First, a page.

What Extra-Curricular Activities do Colleges Look for?

A question that may not be on the top of mind for college applicants, but should be is: What extra-curricular activities are colleges looking for?

Applications for undergraduate schools and graduate programs are underway in many households this month.

As students from many backgrounds, both high school and college, pursue their next step in higher education; the goal is to present yourself authentically.  The demonstration of skillsets, mindsets, initiative, goal setting, goal completion, commitment and ingenuity are in the minds of the application reviewers at all institutions, particularly competitive programs.

Let’s take Natalie as an example. A successful graduate from a well recognized institution that completed both a six-year program in pharmacy and an MBA from the same institution. When Natalie applied for an MBA, she was turned down.  Both Natalie and her parents were at a loss as to the reason and next steps. As a parent or as an applicant, you can imagine, she was at a loss that her education was in flux.

But things changed when she demonstrated initiative in her college application the following year.

“When I reapplied, and documented I had started a business in the health care industry, I got accepted – no problem.  Not only was I accepted, they showered me with lots of extras – conferences, money and more.  I couldn’t believe the difference.”

That’s not just the case for graduate schools, but undergraduate colleges too.

Leadership – Show Initiative

While many students volunteer to boost their resumes or focus on getting top SAT scores, experts have shared with me that showing initiative – perhaps by being an entrepreneur or starting a community project – can carry more weight.

In fact, Harvard’s applicant criteria clearly focuses on leadership, asking:  Do you have initiative? Are you a self-starter?

Lynda Applegate, a professor of entrepreneurship at Harvard Business School and an advisor to Girls with Impact, tells us, “There’s a tremendous disconnect between what kids do with their summer jobs, like dishing ice cream, and what they could be doing to build their futures. This program is a great way to help young people get into colleges, get experience, and build leadership skills.”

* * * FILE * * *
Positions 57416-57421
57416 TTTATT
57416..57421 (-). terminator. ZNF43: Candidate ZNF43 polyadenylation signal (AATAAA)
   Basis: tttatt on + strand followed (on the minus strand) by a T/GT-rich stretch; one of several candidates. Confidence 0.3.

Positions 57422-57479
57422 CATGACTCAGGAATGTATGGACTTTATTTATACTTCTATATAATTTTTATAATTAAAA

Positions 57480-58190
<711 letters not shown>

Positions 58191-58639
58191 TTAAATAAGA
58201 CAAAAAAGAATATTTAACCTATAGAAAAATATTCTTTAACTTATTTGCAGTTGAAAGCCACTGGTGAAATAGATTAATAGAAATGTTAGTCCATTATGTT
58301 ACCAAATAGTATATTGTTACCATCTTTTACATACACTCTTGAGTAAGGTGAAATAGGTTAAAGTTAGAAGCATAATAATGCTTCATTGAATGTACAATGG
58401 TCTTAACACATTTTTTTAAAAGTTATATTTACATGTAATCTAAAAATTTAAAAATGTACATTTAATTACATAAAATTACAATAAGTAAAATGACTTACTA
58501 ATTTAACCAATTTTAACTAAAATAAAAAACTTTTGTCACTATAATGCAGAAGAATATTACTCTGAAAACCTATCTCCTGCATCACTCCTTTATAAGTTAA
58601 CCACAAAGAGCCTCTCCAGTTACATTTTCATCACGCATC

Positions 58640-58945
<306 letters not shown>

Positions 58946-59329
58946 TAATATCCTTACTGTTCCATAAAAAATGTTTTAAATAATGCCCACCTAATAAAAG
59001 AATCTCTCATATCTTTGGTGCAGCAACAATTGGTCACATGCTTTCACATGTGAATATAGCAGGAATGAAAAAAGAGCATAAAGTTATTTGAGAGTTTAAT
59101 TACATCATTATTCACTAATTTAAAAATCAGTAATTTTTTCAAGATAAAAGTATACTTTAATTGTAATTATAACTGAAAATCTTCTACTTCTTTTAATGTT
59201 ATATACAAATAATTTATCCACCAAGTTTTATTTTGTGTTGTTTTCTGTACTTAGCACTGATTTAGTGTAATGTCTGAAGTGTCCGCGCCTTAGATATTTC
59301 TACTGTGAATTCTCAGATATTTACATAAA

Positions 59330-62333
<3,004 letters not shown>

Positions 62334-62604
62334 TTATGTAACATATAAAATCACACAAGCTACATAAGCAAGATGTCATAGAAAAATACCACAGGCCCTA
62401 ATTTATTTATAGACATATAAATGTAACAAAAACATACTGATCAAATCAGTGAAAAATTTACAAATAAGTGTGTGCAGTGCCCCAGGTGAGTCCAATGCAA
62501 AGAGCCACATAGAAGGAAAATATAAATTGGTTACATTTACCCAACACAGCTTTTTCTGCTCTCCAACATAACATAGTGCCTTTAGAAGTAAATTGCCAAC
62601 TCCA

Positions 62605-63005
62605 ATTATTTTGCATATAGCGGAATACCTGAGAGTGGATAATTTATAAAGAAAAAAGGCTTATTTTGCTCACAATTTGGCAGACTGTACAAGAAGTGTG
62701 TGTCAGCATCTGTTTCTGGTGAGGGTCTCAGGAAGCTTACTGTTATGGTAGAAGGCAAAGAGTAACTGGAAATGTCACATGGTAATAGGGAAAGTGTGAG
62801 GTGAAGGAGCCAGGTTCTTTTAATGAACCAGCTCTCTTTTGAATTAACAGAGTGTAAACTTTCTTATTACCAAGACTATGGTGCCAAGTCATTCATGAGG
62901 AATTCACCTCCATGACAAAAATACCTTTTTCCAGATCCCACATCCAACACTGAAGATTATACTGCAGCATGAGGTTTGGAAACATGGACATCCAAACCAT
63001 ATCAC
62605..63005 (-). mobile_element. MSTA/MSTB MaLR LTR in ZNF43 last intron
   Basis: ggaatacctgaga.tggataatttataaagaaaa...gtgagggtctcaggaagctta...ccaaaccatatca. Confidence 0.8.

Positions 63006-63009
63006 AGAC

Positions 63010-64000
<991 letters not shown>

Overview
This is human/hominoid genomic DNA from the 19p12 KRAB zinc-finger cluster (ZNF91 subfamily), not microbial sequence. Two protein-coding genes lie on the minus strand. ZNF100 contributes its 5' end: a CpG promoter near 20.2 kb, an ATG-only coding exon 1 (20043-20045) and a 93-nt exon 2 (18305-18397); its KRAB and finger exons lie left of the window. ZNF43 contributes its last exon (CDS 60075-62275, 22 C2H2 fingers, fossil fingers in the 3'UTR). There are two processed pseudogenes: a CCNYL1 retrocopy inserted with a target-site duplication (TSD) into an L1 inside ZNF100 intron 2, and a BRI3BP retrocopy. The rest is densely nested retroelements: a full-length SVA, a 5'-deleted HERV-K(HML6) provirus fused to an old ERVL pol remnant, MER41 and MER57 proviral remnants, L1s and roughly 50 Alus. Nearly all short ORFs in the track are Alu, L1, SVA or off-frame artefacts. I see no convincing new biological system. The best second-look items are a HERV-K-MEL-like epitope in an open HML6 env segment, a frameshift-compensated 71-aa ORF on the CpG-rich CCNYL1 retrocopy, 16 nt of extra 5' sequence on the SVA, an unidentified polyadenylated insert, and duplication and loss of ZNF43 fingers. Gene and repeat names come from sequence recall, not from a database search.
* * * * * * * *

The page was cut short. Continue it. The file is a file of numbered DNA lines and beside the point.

A Special Talent or Area of Excellence

Colleges also look for interests or, taken a step further, special skills, demonstrated knowledge, passion, or strength in a particular area, like sports, the arts, science or policy.

Think of Hilary Clinton, who stood out as one of the most ardent activists among her classmates or Bill Gates who, although he dropped out of college, excelled at computing.

“Do things that you truly enjoy in high school, rather than trying to out-guess an admissions committee,” says Jeff Brenzel, Dean of Undergraduate Admissions, Yale University. “Why? Because what you truly enjoy, you’ll probably be good at.”
A question to pose yourself as a student or to your child – what is the quality of your extracurricular activities around those areas of interests?  Have you taken a leadership role or advanced your interests or education?

A student could have her hand in 10 different areas, the important difference in college applications is leveraging strengths and building upon those interests. Perhaps showing initiative and starting a project or business could be the compelling differentiator in your college applications.

“The important thing,” adds Brenzel about high school activities, “Are you learning how to do it better? Has it taken you some place that you wouldn’t otherwise have gone?”

The CollegeBoard has more on extra-curricular activities.

Diversity  & Character Counts

Universities and colleges are also often looking for a breadth of the student body they bring in. They don’t want too many in the arts, or too many with the same introvert or extrovert personality – or even too many from the same geography.

But either way, they are often looking for those who stand-out and who have a sense of social responsibility.

Earl Johnson, Dean of Admissions at Tulsa University, says character can come through in many forms, from your essay to your activities and the ways you demonstrate initiative.

Remember that in all the activities you do, direct your efforts to demonstrate real leadership and initiative. These are opportunities to form those important relationships that can lead to strong letters of recommendation and maybe even that internship or the job of your dreams down the road.